The U.S. Environmental Protection Agency’s (EPA) Gulf of Mexico Program recently announced that the St. Tammany Parish, La., government received a...
Schedule includes second keynote address on ancient pool
The eighth World Aquatic Health Conference is showing a 98% increase in registrants over 2010 with 200 registrants as of the June 1 early registration deadline. The conference is slated for Oct. 12 to 14 at the Sheraton Seattle Hotel in downtown Seattle. Michelle Kavanaugh, conference organizer at the National Swimming Pool Foundation, reported a positive buzz about the conference. “This is a sign that the best and brightest are focused on innovating toward growth,” she said.
“Thought leaders who come to the World Aquatic Health Conference value the breadth of knowledge and diversity of thinking they find in a dynamic, intimate environment,” said Thomas M. Lachocki, Ph.D., CEO of the National Swimming Pool Foundation. The World Aquatic Health Conference attracts industry, government and academic experts who share the latest research to understand emerging issues, exchange ideas and formulate future plans.
This year’s conference promises to expose the latest trends in aquatics. “Cool can be as new as today’s technology and as old as research excavating an 1,800-year-old bathing pool,” Lachocki said. Conference organizers announced that the second day keynote speaker, Dr. Yuval Baruch, the Jerusalem District archaeologist of the Israel Antiquities Authority, will present “The Joy of Water - Jerusalem's Water World from an Archaeological Point of View.” Baruch will discuss the water's function in ancient religious and sanctity rituals, sports, fun and leisure. “Dr. Baruch is a distinguished scholar who is sure to present a different perspective on water that delivers outside-the-box thinking,” Lachocki said. “It’s this kind of unique presentation that draws people back to the conference year after year, and excites professionals to attend for the first time.”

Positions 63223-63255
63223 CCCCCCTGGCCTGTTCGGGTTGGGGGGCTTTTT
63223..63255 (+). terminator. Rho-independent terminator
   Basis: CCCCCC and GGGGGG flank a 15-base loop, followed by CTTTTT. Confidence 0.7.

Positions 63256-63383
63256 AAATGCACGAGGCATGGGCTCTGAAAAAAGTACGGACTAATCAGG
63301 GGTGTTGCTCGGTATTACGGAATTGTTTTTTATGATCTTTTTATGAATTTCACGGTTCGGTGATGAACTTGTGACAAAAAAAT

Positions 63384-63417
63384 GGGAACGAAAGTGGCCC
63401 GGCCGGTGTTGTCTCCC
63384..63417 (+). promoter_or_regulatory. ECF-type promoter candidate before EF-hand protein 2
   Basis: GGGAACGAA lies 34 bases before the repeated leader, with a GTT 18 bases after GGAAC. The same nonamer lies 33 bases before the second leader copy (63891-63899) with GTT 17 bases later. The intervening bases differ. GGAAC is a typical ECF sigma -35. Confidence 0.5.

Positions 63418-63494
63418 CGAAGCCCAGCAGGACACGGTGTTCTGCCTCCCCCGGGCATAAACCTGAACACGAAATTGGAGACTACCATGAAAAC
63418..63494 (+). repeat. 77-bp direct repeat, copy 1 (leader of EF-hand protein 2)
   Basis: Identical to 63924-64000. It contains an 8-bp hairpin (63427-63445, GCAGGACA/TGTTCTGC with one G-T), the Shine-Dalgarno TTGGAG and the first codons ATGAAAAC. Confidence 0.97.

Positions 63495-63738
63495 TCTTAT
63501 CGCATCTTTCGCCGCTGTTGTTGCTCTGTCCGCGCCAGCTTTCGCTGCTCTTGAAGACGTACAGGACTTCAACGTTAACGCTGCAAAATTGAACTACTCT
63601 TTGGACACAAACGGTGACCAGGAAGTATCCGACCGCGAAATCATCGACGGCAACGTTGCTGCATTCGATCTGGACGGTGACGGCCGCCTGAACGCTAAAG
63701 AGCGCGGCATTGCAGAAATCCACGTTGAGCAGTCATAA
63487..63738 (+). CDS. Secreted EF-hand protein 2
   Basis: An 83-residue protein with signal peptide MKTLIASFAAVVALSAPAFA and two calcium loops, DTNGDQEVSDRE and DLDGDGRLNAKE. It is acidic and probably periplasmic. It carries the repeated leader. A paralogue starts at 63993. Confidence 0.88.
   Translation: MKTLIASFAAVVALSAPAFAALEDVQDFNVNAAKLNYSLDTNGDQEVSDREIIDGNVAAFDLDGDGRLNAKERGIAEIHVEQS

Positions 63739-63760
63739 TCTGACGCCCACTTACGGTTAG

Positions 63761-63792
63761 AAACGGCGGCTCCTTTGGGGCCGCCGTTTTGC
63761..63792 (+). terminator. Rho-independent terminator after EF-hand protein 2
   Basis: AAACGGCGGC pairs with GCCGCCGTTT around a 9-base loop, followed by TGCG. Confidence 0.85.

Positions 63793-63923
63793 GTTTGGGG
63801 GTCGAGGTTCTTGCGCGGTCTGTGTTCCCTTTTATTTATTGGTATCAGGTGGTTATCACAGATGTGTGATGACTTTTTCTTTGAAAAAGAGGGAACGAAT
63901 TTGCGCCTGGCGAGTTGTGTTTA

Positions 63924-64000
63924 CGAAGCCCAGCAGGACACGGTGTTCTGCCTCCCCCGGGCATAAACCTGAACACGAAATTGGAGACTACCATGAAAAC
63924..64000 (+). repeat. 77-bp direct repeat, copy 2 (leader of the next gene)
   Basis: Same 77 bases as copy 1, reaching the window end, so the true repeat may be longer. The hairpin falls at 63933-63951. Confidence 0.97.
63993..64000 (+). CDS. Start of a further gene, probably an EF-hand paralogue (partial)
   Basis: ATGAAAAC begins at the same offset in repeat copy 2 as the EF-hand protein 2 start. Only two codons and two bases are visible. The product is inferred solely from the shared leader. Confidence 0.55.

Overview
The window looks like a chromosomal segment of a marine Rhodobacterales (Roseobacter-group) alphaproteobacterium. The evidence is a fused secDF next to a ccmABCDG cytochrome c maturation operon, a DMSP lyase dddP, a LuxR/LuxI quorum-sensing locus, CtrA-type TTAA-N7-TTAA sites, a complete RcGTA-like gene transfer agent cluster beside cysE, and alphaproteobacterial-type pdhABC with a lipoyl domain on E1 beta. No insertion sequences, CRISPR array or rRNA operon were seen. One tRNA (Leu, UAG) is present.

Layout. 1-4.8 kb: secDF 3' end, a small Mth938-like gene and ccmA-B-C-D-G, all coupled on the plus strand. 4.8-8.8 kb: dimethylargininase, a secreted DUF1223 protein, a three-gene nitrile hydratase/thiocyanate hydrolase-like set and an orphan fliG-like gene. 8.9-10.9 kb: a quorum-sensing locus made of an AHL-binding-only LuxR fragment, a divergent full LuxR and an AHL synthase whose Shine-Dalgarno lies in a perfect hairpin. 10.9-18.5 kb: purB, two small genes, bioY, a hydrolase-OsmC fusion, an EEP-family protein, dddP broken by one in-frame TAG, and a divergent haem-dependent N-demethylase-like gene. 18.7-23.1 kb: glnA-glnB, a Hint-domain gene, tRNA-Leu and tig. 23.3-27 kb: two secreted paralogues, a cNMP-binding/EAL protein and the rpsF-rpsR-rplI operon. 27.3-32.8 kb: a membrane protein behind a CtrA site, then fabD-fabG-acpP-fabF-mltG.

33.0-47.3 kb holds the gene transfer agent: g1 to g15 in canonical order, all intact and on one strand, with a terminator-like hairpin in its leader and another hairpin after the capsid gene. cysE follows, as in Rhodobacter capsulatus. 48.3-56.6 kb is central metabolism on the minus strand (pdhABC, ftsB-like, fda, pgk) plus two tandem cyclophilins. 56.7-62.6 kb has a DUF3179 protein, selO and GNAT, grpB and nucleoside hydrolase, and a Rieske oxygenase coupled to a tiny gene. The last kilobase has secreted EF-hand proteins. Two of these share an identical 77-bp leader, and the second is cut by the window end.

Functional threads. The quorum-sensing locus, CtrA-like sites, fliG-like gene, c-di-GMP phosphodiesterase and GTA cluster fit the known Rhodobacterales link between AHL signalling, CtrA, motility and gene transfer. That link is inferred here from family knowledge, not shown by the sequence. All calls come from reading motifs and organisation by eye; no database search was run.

In 2010, the global media reported an 1,800-year-old bathing pool that was probably part of a bathhouse used by the Tenth Legion—the Roman soldiers who destroyed the temple in Jerusalem—was exposed in excavations by the Israel Antiquities Authority. “What we have here is a discovery that is important for the study of Jerusalem,” Baruch said. “The new find, together with other discoveries of recent years, shows that the city of Aelia Capitolina was considerably larger than what we previously estimated. Information about Aelia Capitolina is extremely valuable and can contribute greatly to research on Jerusalem.”
In addition to Baruch’s keynote presentation, Emmy-winning comedic actress Tracey Conway will kick off the conference on day one with her presentation “Dying to Go On.” Her presentation will reflect on her own life-changing experience at the age of 38, when experienced sudden cardiac arrest.
The 2011 World Aquatic Health Conference will offer five symposia featuring 45 seminars over two days. A scientific poster session is also included, and, new this year, five different lunch roundtables are planned to foster dialogue in key topic area. Several leadership meetings will also be held during the week.
“From living healthy to running a facility, from drowning prevention to industrial technology invention, from ancient pools to model aquatic health code rules— the Seattle Conference will be cool,” Lachocki said.